We are doing all that we can to mitigate the UK Government’s damaging policies, but so long as our funding is tied to UK Government spending plans, our freedom to take a different path is constrained.
Despite this extremely challenging situation, driven by a succession of poor decisions by the UK Government, this Scottish Budget targets spending where it will have the most impact:
- to help tackle poverty,
- to support the growth of a green, fair economy and
- to protect our vital public services.
This Government is determined to deliver a better approach for Scotland.
We will use our tax powers in a proportionate way to deliver additional funding for the Scottish Budget. Funding to support our front-line public services in the face of a real-terms reduction in the Block Grant.
The changes we propose to Scottish income tax in this Budget are targeted so that we are asking those with the broadest shoulders to pay a little more.
This means that in 2024/25, we will have an estimated £1.5 billion of additional revenues to support Scotland – money that would not be available to support our health and local government services, and our social security benefits if we simply followed UK Government tax policies.
This is funding our largest single investment of £6.3 billion in social security benefits - £1.1 billion more than we receive from the UK Government for social security.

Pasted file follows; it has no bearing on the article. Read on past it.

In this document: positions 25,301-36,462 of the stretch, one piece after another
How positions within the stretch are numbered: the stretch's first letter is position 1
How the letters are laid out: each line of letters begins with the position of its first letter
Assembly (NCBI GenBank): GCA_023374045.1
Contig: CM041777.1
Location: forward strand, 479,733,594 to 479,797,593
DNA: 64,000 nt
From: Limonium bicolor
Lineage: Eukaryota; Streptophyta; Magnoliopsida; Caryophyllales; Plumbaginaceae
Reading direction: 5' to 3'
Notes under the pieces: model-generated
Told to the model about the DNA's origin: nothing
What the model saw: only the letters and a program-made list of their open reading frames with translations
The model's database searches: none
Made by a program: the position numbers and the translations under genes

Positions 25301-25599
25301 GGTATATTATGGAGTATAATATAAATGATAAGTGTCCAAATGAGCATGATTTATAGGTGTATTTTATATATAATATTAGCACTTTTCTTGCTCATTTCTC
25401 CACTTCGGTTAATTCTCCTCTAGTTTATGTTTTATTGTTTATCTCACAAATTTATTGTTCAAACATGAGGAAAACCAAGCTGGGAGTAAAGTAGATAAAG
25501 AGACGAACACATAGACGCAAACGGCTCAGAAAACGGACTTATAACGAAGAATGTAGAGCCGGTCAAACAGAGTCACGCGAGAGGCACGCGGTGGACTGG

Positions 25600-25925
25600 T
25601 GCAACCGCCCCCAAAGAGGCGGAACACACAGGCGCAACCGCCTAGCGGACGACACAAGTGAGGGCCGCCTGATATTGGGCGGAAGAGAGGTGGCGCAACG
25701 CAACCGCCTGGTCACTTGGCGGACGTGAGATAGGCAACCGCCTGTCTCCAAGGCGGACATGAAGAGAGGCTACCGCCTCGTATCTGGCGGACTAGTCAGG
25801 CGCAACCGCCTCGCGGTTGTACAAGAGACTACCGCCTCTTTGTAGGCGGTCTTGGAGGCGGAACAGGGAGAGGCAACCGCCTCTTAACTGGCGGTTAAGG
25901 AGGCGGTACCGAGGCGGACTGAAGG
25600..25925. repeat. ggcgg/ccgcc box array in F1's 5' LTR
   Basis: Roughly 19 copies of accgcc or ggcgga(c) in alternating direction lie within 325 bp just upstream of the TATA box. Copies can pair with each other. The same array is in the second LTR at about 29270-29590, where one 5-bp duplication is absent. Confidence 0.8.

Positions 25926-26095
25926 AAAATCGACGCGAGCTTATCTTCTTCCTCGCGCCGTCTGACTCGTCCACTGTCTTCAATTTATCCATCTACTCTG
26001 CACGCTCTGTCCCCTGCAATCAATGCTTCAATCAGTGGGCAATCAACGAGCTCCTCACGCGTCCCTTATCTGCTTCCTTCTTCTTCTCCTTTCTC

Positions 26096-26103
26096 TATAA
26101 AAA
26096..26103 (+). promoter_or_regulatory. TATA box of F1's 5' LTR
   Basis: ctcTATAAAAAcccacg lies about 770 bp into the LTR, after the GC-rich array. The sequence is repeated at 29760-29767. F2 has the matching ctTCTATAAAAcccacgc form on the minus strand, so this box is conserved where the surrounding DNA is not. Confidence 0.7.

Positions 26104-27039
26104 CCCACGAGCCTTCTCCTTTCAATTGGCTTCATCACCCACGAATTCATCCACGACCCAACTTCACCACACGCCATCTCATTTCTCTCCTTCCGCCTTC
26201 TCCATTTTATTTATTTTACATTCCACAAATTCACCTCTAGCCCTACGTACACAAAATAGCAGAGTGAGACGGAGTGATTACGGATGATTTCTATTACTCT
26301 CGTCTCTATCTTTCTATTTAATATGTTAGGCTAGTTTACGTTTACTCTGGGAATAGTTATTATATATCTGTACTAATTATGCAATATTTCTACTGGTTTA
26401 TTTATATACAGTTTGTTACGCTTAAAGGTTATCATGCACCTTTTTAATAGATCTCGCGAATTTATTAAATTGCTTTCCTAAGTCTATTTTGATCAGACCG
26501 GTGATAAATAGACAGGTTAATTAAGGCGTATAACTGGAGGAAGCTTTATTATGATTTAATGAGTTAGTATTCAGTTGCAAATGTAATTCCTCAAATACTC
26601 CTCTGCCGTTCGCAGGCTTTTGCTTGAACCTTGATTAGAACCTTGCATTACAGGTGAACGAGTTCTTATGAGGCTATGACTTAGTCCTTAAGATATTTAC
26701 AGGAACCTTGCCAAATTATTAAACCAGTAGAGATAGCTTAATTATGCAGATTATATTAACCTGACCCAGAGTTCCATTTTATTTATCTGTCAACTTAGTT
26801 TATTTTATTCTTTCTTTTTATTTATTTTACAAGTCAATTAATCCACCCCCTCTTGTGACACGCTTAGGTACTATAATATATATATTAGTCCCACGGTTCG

This is an investment in Scotland’s future and it takes forward our Equality mission – tackling poverty and protecting people from harm. We estimate that 90,000 fewer children will live in poverty this year as a result of our actions. This includes lifting an estimated 50,000 children out of relative poverty through our Scottish Child Payment.
We all rely on local authorities for vital public services.
This budget provides a record £14 billion for local government, including £144 million to fund the Council Tax freeze. This is a 6% increase on the current year, and as the Accounts Commission has confirmed, our local government revenue funding is now 2.6% higher in real terms than in 2013/14.
We are also using this Budget to deliver on our mission of Opportunity – to support our ambition of a fair, green and growing economy.
Offshore wind presents massive opportunities for Scotland and we are investing nearly £67 million in 2024/25.
We are also providing over £307 million to our enterprise agencies to support job creation and business growth.
I recognise the pressures faced by the hospitality sector and in addition to the freezing of the poundage, we will provide 100% relief for hospitality businesses in our islands and we are committed to continuing to work with the sector on longer term solutions.
We heard today that, for the first time, global warming has exceeded 1.5 degrees for a whole year. More than ever, we are reminded of why it is important to tackle the climate emergency for future generations.
That is why this government is committing £4.7 billion in this budget to activities that will have a positive impact on our climate change goals. An investment supported by the revenue from ScotWind.
Presiding Officer, I will come to other areas in my conclusion. I urge all members, for the reason that we are putting our investment into frontline services, to support the Budget Bill today and I move that the Parliament agree to the general principles of the Budget (Scotland) (No. 3) Bill.